The genetic makeup of some individuals makes them more apt to get particular types of arthritis than others — making it clear that genes do play a role in who gets arthritis and who does not. There are more than 200 different types of arthritis, and the bulk of them are not what medical researchers and clinicians would call “hereditary” conditions.
A genetic predisposition doesn’t necessarily mean everyone will get arthritis. In fact, there are plenty of people who have a genetic predisposition for it but never suffer from this debilitating ailment.
An Example of Genetic Arthritis
Rheumatoid arthritis, for example, is when joints are inflamed due to the body’s immune system attacking the lining of those joints. Genes in a person’s body such as the HA-DR4 and HLA-DRB1 can increase the likelihood a person will get this type of arthritis. In fact, a report from Harvard Medical states that this type of arthritis affects two percent of the population and is more common in women than men.
Osteoarthritis, one that affects the elderly, is also tied to genetics. While it is the result of daily wear and tear on the joints, it has been noted that those with a genetic predisposition or a family history of osteoarthritis are more likely to get it in the future.
The severity of arthritic symptoms can be influenced by more than just genetics. In fact, hormones can increase or decrease the amount of paint associated with arthritis. Some women have reported less arthritis pain when they become pregnant, only for the symptoms to return once their pregnancy is over.
How to Stay Flexible and Prevent Arthritis
Even if you are genetically predisposed to arthritis, there are things you can do to combat the symptoms and remain flexible so you reduce the signs of or pain of the disorder. There are common predisposing factors that can lead to acquiring arthritis. With those in mind, here are some things you can do to combat arthritis:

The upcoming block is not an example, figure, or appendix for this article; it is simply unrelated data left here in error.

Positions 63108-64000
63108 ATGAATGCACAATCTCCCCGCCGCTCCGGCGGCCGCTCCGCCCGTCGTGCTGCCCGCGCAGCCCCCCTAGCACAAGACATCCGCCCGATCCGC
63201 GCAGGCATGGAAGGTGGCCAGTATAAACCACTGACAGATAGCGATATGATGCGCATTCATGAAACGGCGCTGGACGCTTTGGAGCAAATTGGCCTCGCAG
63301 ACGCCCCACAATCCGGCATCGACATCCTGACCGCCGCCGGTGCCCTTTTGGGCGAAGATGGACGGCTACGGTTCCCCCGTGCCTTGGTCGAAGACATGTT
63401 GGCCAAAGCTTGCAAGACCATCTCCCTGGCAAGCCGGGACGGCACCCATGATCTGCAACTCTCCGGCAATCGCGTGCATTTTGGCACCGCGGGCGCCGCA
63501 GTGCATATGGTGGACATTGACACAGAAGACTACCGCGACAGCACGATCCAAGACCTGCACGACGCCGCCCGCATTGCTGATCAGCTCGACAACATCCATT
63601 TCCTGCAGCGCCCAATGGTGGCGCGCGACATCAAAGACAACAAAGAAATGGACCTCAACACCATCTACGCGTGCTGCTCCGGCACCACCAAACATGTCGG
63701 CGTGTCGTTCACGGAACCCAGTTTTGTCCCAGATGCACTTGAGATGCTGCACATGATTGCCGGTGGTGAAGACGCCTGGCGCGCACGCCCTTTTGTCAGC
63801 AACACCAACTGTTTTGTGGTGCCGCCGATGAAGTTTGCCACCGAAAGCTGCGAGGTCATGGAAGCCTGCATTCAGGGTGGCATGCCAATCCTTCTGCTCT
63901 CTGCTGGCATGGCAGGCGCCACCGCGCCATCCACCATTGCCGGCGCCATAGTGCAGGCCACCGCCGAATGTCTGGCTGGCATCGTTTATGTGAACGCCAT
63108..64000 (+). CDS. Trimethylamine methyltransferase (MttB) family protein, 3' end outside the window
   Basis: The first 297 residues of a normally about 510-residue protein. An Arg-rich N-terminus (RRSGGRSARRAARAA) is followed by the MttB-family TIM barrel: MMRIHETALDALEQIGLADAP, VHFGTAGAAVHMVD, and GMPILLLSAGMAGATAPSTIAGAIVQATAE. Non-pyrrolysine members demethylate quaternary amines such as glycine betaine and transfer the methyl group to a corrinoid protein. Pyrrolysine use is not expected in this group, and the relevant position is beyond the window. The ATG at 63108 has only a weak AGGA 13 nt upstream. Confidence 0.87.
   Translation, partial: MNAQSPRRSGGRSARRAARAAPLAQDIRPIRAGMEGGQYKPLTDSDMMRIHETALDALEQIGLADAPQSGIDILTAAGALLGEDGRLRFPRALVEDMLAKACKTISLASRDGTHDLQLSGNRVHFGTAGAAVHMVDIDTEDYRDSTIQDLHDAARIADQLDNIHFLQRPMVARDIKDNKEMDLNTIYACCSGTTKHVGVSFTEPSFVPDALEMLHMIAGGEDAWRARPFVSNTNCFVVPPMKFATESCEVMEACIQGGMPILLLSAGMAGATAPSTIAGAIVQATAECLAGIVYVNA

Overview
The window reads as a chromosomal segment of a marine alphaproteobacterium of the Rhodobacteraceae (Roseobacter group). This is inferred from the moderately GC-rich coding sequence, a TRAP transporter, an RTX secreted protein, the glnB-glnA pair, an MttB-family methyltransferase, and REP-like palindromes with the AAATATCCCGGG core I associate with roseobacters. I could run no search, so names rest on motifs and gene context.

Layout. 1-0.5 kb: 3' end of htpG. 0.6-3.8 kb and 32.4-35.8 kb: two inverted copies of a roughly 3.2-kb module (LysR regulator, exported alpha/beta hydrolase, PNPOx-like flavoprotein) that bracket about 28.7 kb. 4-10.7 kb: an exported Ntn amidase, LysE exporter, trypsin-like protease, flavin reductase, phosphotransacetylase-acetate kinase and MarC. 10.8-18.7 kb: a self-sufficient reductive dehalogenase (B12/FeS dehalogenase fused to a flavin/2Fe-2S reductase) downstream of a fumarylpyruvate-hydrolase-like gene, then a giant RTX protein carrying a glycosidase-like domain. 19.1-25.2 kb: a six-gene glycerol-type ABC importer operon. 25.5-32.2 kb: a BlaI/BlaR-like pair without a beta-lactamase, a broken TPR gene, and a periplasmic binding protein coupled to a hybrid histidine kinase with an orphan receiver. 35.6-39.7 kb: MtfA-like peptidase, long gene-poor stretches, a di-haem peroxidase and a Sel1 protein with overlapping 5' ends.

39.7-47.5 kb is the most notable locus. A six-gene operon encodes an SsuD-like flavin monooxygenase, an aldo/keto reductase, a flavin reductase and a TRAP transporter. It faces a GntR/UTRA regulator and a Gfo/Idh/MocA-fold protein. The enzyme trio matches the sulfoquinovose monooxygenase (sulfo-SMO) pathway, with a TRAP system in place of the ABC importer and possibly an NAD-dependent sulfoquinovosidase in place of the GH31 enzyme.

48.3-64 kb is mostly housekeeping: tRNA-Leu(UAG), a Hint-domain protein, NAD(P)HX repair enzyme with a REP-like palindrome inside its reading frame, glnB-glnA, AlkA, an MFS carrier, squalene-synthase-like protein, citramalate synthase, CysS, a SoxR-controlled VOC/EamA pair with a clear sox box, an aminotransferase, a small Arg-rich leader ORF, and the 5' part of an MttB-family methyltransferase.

Just because you’re older doesn’t mean you should ignore your body. There are aches and pains associated with getting older, and most people lower their level of physical activity because of it. But, if you remain active, perform daily stretches and keep your body healthy, you could reduce the impact of arthritis on your body.
Take care of your body to avoid excess injuries. Stretch before working out, seek out regular chiropractic care, and wear proper fitting shoes for a start.
Mild dehydration can lead to short-term memory loss, less endurance and increased fatigue. Mild to moderate dehydration can actually impair your performance and lower your psychomotor skills. Drink at least eight 8-ounce glasses of water per day.
Inactivity can actually make arthritic pain worse. According to the Center for Disease Control, physical activity may reduce pain, improve body function and mood, and even improve the quality of life of arthritis sufferers. Try to get at least two and a half hours of moderate exercise per week.
When you are overweight (or obese), you put excess strain on your muscles and joints, which can actually increase arthritic pain.
Hope for Arthritis Sufferers
While there might not be a cure for arthritis once it’s present, there are things you can do to make the pain less noticeable and improve your quality of life. Visiting your chiropractor for a check up to see what type you have or if you have arthritis at all is the first step. Dr. Nicole Muschett, the movement specialist Chiropractor of Bethlehem, PA, invites you to her clinic for a pain assessment so that you can see what stretches and preventative treatments can be done to lessen the pain associated with arthritis.